Maybe it's the jagged 13,000-foot peaks clawing the sky that make the area seem so raw and foreboding. Those peaks greedily wring summer's monsoon and feed it to verdant, almost impenetrable forests and meadows. Or maybe it's the thought of grizzlies. Colorado's last official griz was killed here in 1979, but unconfirmed sightings persist to this day. Given the untamed lay of this land, it's not hard to figure why holdout bears would choose the South San Juans as their last stronghold. This probably is Colorado's wildest expanse, straddling 50 miles of the Continental Divide north of the New Mexico border.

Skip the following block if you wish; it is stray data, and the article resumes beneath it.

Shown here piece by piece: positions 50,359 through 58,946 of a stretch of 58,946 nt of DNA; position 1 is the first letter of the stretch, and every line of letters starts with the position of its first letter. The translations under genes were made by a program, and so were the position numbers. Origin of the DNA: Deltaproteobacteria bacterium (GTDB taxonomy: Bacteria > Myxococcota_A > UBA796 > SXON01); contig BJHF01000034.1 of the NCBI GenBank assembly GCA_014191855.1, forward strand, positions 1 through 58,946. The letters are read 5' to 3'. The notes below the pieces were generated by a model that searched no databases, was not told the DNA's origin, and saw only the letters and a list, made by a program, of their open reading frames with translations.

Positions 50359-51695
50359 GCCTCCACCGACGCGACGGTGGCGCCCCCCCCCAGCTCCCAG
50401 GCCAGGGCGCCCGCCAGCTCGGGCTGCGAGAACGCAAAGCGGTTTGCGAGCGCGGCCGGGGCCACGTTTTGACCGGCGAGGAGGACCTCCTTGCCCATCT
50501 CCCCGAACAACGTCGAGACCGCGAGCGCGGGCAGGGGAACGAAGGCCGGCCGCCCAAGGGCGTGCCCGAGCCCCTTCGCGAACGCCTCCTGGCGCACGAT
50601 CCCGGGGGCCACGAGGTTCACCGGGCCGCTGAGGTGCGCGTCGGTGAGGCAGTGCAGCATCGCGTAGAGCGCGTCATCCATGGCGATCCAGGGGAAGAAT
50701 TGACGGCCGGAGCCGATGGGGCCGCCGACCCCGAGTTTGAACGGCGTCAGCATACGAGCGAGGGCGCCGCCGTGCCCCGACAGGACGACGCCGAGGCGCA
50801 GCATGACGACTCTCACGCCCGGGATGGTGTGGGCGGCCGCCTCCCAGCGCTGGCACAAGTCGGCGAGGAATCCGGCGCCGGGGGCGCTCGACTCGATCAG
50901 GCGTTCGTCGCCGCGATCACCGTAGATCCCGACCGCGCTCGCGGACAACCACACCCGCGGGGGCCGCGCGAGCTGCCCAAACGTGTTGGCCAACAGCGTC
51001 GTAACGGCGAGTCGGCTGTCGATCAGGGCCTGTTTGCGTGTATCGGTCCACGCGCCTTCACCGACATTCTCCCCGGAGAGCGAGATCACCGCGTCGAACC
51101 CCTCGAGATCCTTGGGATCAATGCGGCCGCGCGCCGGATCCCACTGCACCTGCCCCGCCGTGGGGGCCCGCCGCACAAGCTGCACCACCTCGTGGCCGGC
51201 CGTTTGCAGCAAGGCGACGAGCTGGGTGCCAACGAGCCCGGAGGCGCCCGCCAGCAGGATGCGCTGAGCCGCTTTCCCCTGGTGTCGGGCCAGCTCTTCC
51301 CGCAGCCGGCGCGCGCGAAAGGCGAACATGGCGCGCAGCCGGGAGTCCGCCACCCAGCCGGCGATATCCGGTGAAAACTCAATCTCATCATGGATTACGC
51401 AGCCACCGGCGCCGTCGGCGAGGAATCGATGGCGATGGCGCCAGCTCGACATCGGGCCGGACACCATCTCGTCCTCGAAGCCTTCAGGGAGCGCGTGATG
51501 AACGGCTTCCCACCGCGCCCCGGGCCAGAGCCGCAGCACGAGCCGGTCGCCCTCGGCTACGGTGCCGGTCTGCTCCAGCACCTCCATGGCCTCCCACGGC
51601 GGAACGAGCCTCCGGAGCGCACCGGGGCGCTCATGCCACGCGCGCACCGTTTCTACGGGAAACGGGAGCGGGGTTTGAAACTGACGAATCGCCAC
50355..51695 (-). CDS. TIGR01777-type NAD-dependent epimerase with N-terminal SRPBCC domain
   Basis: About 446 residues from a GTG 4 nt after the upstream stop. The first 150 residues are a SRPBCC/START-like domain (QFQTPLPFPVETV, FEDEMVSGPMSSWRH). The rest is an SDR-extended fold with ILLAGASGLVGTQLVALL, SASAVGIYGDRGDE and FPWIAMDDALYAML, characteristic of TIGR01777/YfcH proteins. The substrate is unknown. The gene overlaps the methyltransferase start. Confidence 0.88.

A sobering uneasiness about your place in the local food chain notwithstanding, you can trek an incredible 26-mile circle route by stitching together five trails within this 158,790-acre wilderness. The South Fork Trail culminates at Blue Lake beneath the Divide, where you can peer west to the Tierra Amarilla Land Grant (site of the '79 grizzly encounter). For the return leg, use Glacier Lake, Twin Lake, Conejos, and Roaring Gulch Trails, and you'll cross alpine cirques, glacially carved tundra, and subalpine meadows.
Where: 335 miles southwest of Denver and 230 miles north of Albuquerque. From Antonito, drive 23 miles west on CO 17 to Forest Road 250, then north 12 miles to the South Fork trailhead.
Maps:South San Juan/Del Norte, #142 ($9.95, Trails Illustrated, 800-962-1643).
Trail Info: San Juan/Rio Grande National Forests, Conejos Peak District, (719) 274-8971.